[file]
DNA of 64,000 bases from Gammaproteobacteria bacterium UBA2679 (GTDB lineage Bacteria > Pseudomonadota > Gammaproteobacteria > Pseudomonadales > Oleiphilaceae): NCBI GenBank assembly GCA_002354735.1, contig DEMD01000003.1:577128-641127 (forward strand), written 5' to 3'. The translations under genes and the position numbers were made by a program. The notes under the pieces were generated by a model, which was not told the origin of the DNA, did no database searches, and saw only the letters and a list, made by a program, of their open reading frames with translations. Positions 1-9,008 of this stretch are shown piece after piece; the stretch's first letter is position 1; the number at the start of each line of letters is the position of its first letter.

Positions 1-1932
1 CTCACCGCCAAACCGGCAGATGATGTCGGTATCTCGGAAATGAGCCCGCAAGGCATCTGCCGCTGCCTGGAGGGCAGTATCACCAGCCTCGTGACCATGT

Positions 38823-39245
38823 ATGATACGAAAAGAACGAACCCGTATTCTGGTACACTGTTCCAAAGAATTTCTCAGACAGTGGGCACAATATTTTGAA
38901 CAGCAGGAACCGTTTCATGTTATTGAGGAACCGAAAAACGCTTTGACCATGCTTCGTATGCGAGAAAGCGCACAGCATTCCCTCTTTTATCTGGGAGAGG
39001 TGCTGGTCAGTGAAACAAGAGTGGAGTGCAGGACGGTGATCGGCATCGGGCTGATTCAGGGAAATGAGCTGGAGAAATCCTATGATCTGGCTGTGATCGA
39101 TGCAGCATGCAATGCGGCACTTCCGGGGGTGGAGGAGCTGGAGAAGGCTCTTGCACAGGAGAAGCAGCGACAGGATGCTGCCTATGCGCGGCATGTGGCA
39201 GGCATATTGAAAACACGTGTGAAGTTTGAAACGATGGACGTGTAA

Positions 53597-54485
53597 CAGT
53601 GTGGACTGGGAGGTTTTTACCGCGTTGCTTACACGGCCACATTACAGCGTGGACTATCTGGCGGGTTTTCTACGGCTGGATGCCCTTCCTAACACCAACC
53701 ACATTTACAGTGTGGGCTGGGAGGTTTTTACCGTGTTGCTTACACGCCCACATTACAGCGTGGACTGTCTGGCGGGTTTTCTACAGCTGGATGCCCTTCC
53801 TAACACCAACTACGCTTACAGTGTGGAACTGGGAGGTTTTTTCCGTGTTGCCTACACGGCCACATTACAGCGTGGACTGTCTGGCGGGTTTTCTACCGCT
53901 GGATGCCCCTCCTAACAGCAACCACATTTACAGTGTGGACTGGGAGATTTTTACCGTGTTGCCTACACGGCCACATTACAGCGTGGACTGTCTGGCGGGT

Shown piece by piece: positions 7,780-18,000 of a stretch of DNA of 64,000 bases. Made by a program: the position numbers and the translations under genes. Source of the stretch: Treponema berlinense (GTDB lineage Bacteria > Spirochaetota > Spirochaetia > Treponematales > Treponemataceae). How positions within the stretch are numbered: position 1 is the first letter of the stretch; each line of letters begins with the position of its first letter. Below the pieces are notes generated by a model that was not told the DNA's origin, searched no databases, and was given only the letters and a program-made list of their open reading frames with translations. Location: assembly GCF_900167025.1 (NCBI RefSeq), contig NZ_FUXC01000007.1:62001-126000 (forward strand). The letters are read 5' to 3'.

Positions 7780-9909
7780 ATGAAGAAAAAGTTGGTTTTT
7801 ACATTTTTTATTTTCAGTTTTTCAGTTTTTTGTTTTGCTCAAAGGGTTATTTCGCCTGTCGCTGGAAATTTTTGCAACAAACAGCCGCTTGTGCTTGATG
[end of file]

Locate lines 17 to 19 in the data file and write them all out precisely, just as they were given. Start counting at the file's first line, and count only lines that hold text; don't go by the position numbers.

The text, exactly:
Positions 7780-9909
7780 ATGAAGAAAAAGTTGGTTTTT
7801 ACATTTTTTATTTTCAGTTTTTCAGTTTTTTGTTTTGCTCAAAGGGTTATTTCGCCTGTCGCTGGAAATTTTTGCAACAAACAGCCGCTTGTGCTTGATG